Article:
By Margaret C. Brophy, M.S.Ed.
Department of English
National Technical Institute for the Deaf
Rochester Institute of Technology
One of the primary missions of any educational institution is to produce graduates who are literate. The ability to derive meaning from print is central to the definition of literacy. Many people assume that, by the time students enter college, they have reading skills adequate to the task of learning course material through textbook reading.
Educated people take the ability to read for granted; it is something they learned early in life in a natural way, similar to the way they learned their native language. At some point, early in life, the symbols printed on the page made sense. They figured out the code and have used it ever since as a tool for communication, education, and pleasure. When material becomes difficult, skilled readers employ a variety of strategies so "second-nature" that they are not even aware of them.
But some people are not so fortunate. For some college students, the printed word presents all manner of obstacles: grammatical, lexical (vocabulary-related), and knowledge-related. Textbook sentences are long and complex, chock full of idioms, unfamiliar terms, and excess verbiage. Furthermore, the information may be absent from the student's knowledge and experience base. These students may dive into the reading assignment with every good intention of "doing the homework," but quickly get bogged down. They struggle to decode the meaning of each word, yet fail to grasp the overall flow of ideas. Reading, for them, is a frustrating and overwhelming effort with little payoff. These students are at risk in reading situations because "they command a limited repertoire of strategies. Often they aren't sure what strategies are important in particular reading tasks or how or when to use the strategies they do possess" (Vacca & Vacca, 1996).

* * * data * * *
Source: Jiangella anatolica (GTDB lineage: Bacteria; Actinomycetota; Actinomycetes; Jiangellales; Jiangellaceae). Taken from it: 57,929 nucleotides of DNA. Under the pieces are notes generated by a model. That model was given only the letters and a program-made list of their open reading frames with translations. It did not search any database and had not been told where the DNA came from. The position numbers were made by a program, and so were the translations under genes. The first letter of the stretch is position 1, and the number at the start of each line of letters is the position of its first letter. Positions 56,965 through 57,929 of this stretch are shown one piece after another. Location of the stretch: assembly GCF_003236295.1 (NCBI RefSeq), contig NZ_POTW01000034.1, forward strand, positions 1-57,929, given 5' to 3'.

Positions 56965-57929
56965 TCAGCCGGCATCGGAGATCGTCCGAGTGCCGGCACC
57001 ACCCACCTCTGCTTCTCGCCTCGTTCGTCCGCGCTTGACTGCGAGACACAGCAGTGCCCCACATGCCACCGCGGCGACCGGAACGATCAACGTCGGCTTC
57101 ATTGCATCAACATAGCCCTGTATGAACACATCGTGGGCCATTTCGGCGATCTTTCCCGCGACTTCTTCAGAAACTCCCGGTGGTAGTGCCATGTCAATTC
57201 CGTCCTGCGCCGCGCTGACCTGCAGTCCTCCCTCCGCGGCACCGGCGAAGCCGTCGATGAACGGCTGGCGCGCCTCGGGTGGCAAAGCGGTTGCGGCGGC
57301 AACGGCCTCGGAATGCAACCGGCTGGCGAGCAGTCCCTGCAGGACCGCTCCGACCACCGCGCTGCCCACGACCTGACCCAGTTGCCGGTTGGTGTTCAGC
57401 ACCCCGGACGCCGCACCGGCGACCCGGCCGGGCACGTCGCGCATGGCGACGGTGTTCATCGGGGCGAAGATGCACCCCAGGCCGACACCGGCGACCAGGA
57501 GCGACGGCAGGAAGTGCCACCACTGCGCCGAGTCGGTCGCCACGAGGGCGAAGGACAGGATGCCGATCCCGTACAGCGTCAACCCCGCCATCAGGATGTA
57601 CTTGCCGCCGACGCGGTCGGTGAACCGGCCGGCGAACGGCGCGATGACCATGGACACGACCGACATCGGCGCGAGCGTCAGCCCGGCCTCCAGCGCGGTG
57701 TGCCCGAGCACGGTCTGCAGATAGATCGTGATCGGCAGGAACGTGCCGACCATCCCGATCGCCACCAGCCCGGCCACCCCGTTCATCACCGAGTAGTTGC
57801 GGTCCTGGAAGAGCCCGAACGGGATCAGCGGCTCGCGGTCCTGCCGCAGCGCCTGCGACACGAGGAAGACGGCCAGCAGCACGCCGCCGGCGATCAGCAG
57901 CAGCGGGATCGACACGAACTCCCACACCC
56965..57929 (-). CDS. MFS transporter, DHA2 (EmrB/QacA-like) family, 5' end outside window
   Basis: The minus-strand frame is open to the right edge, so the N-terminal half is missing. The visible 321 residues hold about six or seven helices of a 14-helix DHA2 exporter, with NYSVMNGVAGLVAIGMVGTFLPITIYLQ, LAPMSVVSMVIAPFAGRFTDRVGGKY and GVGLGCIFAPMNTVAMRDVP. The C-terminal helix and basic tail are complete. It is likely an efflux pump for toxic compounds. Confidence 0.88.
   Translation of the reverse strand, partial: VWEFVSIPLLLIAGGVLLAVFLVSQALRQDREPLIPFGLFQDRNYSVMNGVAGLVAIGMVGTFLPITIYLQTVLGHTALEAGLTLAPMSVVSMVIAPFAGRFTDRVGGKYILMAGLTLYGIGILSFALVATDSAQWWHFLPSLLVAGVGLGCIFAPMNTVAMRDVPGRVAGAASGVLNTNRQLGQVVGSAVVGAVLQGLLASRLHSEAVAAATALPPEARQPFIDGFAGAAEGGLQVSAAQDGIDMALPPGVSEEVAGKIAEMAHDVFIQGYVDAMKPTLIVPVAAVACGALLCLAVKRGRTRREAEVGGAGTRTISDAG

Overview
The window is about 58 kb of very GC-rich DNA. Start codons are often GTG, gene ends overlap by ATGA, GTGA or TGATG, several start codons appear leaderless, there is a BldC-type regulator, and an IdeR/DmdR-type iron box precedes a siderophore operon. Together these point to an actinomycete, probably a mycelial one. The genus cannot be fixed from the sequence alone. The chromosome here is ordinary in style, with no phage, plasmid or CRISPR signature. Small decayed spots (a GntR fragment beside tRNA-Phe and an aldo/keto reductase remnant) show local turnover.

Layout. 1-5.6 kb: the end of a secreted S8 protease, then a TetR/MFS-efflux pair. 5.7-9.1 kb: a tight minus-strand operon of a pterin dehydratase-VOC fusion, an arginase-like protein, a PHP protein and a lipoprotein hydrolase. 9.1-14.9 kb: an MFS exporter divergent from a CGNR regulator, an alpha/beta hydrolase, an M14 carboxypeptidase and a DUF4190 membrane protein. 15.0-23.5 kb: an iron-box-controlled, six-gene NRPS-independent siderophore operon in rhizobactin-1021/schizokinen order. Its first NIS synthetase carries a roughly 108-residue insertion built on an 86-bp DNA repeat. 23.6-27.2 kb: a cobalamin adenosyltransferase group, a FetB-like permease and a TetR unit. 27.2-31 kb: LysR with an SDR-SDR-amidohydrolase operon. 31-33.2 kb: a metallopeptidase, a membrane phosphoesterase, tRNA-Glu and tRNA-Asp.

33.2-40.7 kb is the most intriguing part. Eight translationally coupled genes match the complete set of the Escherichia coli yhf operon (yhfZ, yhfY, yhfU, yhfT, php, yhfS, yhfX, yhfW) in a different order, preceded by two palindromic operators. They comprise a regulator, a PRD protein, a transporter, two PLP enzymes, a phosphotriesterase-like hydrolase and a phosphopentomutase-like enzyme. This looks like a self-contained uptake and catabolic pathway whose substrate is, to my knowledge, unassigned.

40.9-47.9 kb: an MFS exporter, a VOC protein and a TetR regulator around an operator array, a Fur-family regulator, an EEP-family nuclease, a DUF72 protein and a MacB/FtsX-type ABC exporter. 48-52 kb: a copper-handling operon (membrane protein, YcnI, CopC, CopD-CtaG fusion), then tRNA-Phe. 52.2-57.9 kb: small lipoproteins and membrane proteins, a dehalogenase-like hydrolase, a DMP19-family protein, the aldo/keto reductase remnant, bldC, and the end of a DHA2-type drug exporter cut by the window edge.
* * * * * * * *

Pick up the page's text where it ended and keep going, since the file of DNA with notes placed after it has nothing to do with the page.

For the student with limited English language proficiency, limited English vocabulary, and lack of strategy awareness, the printed page may pose overwhelming obstacles. What can a content-area teacher do to enhance the reading skills of students so that they realize more gain from their reading efforts? When teachers understand the process nature of reading and have strategies available for use at each stage, the assignment of reading can be a more rewarding activity. When students are able to engage with text in an active and focused way, their time spent will reap benefits of greater content learning and enhanced literacy.
For the content-area teacher, the learning of course concepts is, of course, the priority. Class time is a precious commodity, and in an academic term there is seldom enough time to present, in depth, everything that is required for mastery of a topic. So instructors assign textbook reading as a means of augmenting classroom instruction. A textbook offers in-depth explanation of terms and concepts related to the field of study. By reading a textbook, students can build their knowledge base outside of class, so that the class time can be used for clarification and application of the read material. However, if the students cannot derive meaning from their reading efforts, what is the benefit? Is there some way to bridge the gulf between a student's reading ability and the challenge of a college textbook?
This module does not presume to be a panacea for all the woes faced by poor readers in college classes. The goal of this module is to offer some insight into the process of reading, and some suggestions of strategies which, when employed, may optimize a student's active engagement with the reading task.
Contents of This Module
- An overview of the reading process
- A description of the tasks of each stage in the reading process
- Instructional strategies which can provide support at each stage
Possible Positive Outcomes
- Students may understand more of the material, so the quality of their classroom participation will improve.
- Students may feel more confident about their ability to read and so will feel more motivated.
- Teachers will have the benefit of better informed and more motivated students.
- More class time can be spent on elaborating the knowledge base, rather than building it.